The following describes the main building blocks of the aDSHT used within the compression encoder and decoder.

Details of the encoder and decoder processing building blocks pE and pD are shown in FIG. 6. Both blocks own the same codebook of spherical sampling position grids that are the basis for the DSHT. Initially, the number of coefficients O3D is used to select a basis grid in module pE with LSd=O3D positions, according to the common codebook. LSd must be transmitted to block pD for initialization to select the same basis sampling position grid as indicated in FIG. 3. The basis sampling grid is described by matrix DSHT=[Ω1, . . . , ΩLsd], where Ωl=[θl, φl]T defines a position on the unit sphere. As described above, FIGS. 5A, 5B, 5C, and 5D show examples of basic grids.

Input to the rotation finding block (building block ‘find best rotation’) 320 is the coefficient matrix B. The building block is responsible to rotate the basis sampling grid such that the value of eq. (57) is minimized. The rotation is represented by the ‘axis-angle’ representation and compressed axis ψrot and rotation angle φrot related to this rotation are output to this building block as side information SI. The rotation axis ψrot can be described by a unit vector from the origin to a position on the unit sphere. In spherical coordinates this can be articulated by two angles: ψrot=[θaxis, φaxis]T, with an implicit related radius of one which does not need to be transmitted The three angles θaxis, φaxis, φrot are quantized and entropy coded with a special escape pattern that signals the reuse of previously used values to create side information SI.

The building block ‘Build Ψi330 decodes the rotation axis and angle to {circumflex over (ψ)}rot and {circumflex over (φ)}rot and applies this rotation to the basis sampling grid DSHT to derive the rotated grid DSHT=[{circumflex over (Ω)}1, . . . , {circumflex over (Ω)}Lsd]. It outputs an iDSHT matrix Ψi=[y1, . . . , yLsd] which is derived from vectors yl=[Y00({circumflex over (Ω)}l), Y1−1({circumflex over (Ω)}l), . . . , YNN({circumflex over (Ω)}l)]T.

In the building Block ‘iDSHT’ 310, the actual block of HOA coefficient data B is transformed into the spatial domain by: WSdi B

The building block ‘Build Ψf350 of the decoding processing block pD receives and decodes the rotation axis and angle to {circumflex over (ψ)}rot and {circumflex over (φ)}rot and applies this rotation to the basis sampling grid DSHT to derive the rotated grid DSHT=[{circumflex over (Ω)}1, . . . , {circumflex over (Ω)}Lsd]. The iDSHT matrix Ψi=[y1, . . . , yLsd] is derived with vectors yl=[Y00({circumflex over (Ω)}l), Y1−1({circumflex over (Ω)}l), . . . , YNN({circumflex over (Ω)}l)]T and the DSHT matrix Ψfi−1 is calculated on the decoding side.

In the building block ‘DSHT’ 340 within the decoder processing block 34, the actual block of spatial domain data ŴSd is transformed back into a block of coefficient domain data: {circumflex over (B)}=ΨfŴSd.

In the following, various advantageous embodiments including overall architectures of compression codecs are described. The first embodiment makes use of a single aDSHT. The second embodiment makes use of multiple aDSHTs in spectral bands.

An exemplary embodiment is shown in FIG. 7. The HOA time samples with index m of O3D coefficient channels b(m) are first stored in a buffer 71 to form blocks of M samples and time index μ. B(μ) is transformed to the spatial domain using the adaptive iDSHT in building block pE 72 as described above. The spatial signal block WSd(μ) is input to LSd Audio Compression mono encoders 73, like AAC or mp3 encoders, or a single AAC multichannel encoder (LSd channels). The bitstream S73 consists of multiplexed frames of multiple encoder bitstream frames with integrated side information SI or a single multichannel bitstream where side information SI is integrated, preferable as auxiliary data.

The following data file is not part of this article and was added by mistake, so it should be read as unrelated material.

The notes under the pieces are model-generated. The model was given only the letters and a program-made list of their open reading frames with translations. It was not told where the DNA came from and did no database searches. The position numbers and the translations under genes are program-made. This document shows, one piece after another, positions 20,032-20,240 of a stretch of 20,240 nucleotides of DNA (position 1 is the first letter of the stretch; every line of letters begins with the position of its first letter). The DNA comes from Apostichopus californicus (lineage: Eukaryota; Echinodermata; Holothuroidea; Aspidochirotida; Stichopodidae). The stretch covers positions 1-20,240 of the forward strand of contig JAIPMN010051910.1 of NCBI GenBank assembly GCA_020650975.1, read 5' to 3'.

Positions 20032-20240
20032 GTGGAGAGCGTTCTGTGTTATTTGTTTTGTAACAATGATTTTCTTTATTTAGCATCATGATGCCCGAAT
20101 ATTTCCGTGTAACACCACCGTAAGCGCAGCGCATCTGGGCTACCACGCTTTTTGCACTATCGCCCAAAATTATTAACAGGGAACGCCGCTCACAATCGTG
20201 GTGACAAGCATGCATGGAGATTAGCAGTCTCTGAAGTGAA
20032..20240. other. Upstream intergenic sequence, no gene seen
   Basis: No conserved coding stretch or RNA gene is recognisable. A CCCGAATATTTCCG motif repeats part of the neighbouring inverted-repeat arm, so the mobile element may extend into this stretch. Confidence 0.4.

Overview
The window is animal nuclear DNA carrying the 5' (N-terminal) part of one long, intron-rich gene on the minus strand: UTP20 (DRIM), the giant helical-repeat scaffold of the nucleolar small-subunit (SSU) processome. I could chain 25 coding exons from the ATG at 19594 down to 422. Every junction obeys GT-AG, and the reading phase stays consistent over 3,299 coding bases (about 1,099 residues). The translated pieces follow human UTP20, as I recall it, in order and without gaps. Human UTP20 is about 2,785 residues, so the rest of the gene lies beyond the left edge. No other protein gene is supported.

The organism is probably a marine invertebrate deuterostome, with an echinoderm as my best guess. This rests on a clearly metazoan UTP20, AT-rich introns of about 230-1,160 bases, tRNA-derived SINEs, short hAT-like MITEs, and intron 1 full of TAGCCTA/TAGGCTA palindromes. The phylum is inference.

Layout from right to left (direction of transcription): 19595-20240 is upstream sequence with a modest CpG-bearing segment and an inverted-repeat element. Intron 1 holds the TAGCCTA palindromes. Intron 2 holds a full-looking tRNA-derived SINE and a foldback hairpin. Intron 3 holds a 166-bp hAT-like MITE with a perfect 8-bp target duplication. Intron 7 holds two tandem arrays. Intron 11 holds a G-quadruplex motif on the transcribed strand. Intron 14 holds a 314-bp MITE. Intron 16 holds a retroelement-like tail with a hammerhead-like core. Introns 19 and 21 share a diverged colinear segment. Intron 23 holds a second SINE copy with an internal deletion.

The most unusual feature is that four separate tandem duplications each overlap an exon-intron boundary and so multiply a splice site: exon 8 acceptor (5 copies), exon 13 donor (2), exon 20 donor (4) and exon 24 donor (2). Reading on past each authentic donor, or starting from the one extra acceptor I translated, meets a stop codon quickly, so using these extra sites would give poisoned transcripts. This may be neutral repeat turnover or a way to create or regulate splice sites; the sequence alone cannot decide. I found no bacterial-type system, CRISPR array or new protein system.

A respective compression decoder building block comprises, in one embodiment, demultiplexer D1 for demultiplexing the bitstream S73 to LSd bitstreams and side information SI, and feeding the bitstreams to LSd mono decoders, decoding them to LSd spatial Audio channels with M samples to form block ŴSd(μ), and feeding ŴSd(μ) and SI to pD. In another embodiment, where the bitstream is not multiplexed, a compression decoder building block comprises a receiver 74 for receiving the bitstream and decoding it to a LSd multichannel signal WSd(μ), depacking SI and feeding ŴSd(μ) and SI to pD.

ŴSd(μ) is transformed using the adaptive DSHT with SI in the decoder processing block pD 75 to the coefficient domain to form a block of HOA signals B(μ), which are stored in a buffer 76 to be deframed to form a time signal of coefficients b(m).

The above-described first embodiment may have, under certain conditions, two drawbacks: First, due to changes of spatial signal distribution there can be blocking artifacts from a previous block (i.e. from block μ to μ+1). Second, there can be more than one strong signals at the same time and the de-correlation effects of the aDSHT are quite small.

Both drawbacks are addressed in the second embodiment, which operates in the frequency domain. The aDSHT is applied to scale factor band data, which combine multiple frequency band data. The blocking artifacts are avoided by the overlapping blocks of the Time to Frequency Transform (TFT) with Overlay Add (OLA) processing. An improved signal de-correlation can be achieved by using the invention within J spectral bands at the cost of an increased overhead in data rate to transmit SIj.